Inequalities in mortality rates by socioeconomic position had been rising in England prior to the pandemic, both for men and women. Males in the poorest 10% of local geographical areas were on average 37% more likely to die than men in the richest 10% of areas in 2003. By 2017, they were 63%, or 1.63 times as likely to die. For females, the rate of deaths in the poorest 10% of local areas was 1.32 times that in the richest 10% in 2003 and had risen to 1.54 times by 2017.
But this overall summary trend in inequality is not the whole story. For infants and young children, mortality inequality was falling over this period, whereas for age groups 40 and over inequality increased.
For older adults (55+) the increase in inequality occurred both because the most disadvantaged groups were falling behind the rest and because of the least disadvantaged were accelerating away from the middle. For those aged 40-54 the increase in inequality was all due to the most disadvantaged falling behind. This is the first study to disaggregate changing patterns of mortality inequality in this way.
These are among the findings of a new paper published today by researchers in The Lancet Regional Health: Europe, from the Institute for Fiscal Studies and University College London. The study, which exploits publicly available data on mortality, populations and deprivation in England, examines mortality inequalities at different ages and whether changes over time come from the richest, the middle or the poorest areas changing at different rates. The paper also finds:
- The largest increase in inequality was seen in 65 to 79 year-old women. In 2003, a woman in the 10% of poorest neighbourhoods had a death rate 1.85 times higher than a woman in the 10% of richest neighbourhoods. By 2017, this had increased to 2.22 times higher.
- The group with the largest mortality inequality is 40 to 54 year-old men. In 2003, men in the poorest neighbourhoods already had death rates more than three times higher (3.21 times higher to be precise) than those in the richest neighbourhoods. By 2017, this had increased to 3.31.
- In the age groups 65 and over, the increase in inequality arose both because the richest pulled away from the middle and the poorest fell further behind. For those younger than 65 there were often different trends in inequality in each half of the distribution.
- One single policy is unlikely to be able to deliver reductions in overall mortality inequality. Instead, the different patterns across cohorts and deprivation groups suggest that reducing mortality inequalities requires separately addressing the various health behaviours and other risk factors that different age-gender and socioeconomic groups are exposed to over their life-cycle. This would require a coordinated approach from multiple government departments and policymakers.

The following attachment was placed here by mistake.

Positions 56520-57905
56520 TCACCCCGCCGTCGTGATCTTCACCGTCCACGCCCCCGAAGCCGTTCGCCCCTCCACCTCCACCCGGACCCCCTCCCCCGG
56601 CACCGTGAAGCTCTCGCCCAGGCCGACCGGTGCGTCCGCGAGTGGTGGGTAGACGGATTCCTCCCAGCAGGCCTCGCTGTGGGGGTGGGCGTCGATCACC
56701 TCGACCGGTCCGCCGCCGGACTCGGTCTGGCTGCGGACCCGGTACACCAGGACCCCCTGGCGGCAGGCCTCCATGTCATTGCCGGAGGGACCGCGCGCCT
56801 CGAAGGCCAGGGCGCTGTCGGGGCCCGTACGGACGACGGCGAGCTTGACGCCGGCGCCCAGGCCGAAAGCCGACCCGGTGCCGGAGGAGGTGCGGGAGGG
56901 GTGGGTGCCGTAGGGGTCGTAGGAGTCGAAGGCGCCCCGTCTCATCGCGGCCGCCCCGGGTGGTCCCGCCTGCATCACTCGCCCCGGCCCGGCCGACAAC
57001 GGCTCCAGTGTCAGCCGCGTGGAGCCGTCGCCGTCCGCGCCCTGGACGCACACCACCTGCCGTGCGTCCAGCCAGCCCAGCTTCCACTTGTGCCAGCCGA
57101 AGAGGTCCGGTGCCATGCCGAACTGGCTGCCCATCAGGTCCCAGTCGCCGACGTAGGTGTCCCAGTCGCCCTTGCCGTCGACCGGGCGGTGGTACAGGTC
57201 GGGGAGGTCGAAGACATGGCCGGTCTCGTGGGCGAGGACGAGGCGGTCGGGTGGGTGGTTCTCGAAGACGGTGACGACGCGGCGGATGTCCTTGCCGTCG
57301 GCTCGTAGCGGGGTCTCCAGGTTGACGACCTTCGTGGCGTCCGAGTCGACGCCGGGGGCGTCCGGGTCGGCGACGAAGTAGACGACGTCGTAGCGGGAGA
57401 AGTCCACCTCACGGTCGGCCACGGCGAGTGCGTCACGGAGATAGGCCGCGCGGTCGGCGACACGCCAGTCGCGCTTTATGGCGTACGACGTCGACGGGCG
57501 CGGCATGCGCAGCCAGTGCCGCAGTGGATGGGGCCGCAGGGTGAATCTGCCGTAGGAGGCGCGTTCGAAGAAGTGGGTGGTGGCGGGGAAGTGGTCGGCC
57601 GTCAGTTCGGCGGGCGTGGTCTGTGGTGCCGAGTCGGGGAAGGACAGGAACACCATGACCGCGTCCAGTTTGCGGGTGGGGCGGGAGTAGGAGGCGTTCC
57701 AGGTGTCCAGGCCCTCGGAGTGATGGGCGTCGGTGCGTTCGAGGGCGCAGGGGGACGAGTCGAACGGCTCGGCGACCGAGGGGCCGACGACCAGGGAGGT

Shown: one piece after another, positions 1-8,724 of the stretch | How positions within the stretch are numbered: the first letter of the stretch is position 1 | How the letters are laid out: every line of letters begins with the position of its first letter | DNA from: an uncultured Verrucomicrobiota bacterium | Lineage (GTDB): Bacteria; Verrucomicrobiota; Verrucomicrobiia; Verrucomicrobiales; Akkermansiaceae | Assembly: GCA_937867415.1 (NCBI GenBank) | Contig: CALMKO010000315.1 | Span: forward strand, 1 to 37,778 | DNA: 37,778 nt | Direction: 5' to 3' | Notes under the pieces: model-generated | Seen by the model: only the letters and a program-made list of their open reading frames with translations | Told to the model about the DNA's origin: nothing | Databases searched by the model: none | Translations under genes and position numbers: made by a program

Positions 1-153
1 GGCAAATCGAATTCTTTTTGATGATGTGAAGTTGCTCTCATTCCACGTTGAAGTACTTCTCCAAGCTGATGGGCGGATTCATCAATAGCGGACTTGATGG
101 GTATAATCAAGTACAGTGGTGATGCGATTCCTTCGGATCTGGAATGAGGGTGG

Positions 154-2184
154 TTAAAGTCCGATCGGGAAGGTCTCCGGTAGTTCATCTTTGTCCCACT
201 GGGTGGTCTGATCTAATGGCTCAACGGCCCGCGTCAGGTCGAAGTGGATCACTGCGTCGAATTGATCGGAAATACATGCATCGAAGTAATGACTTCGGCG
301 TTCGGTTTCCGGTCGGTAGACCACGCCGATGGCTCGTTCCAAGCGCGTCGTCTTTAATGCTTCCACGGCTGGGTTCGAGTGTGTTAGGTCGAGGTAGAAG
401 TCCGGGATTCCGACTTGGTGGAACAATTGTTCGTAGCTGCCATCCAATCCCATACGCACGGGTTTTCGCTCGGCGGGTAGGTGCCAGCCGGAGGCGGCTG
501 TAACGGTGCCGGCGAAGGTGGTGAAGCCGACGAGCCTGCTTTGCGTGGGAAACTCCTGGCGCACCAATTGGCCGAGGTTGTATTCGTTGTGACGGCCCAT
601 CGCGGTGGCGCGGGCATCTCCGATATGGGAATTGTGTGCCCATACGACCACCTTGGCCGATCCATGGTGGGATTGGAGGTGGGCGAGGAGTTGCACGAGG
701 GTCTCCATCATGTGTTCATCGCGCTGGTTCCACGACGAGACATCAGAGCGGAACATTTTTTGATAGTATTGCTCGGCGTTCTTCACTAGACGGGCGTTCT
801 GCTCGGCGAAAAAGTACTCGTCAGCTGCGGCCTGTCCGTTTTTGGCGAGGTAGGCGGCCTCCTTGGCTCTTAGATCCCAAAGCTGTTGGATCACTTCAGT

Lucy Kraftman, a Research Economist at the Institute for Fiscal Studies and a co-author of the study, said:
“Crude summaries of mortality inequalities hide important parts of the picture. Infant mortality inequalities have been falling whilst older age inequalities have been rising, and for some groups those living in the poorest neighbourhoods are two or even three times as likely to die in any given year as those in the richest neighbourhoods. The groups with the largest inequalities are not the same as the groups for which the increases in inequality have been largest. It is important not to lose these nuances when we document inequality and think about how policies might address it.”
James Banks, a Senior Research Fellow at the Institute for Fiscal Studies and a co-author of the study said:
“We found marked differences in pre-pandemic mortality inequality trends for different age groups in different parts of the socioeconomic deprivation distribution. These trends provide an important context when thinking about the subsequent Covid-19 pandemic, and suggest that summary statistics on the way in which Covid-19 has affected overall mortality inequalities between the poorest and richest areas might not be the whole story.”
Pia Hardelid, Associate Professor UCL GOS Institute of Child Health and a co-author of the study, said:
“We must not lose sight of the good news that, in amongst the rise in overall inequality, we still saw important reductions in socioeconomic inequalities in infant mortality between 2003 and 2017, both in the top half and in the bottom half of the socioeconomic distribution. Whether this trend had continued during and immediately following the pandemic will be an important question for future research.”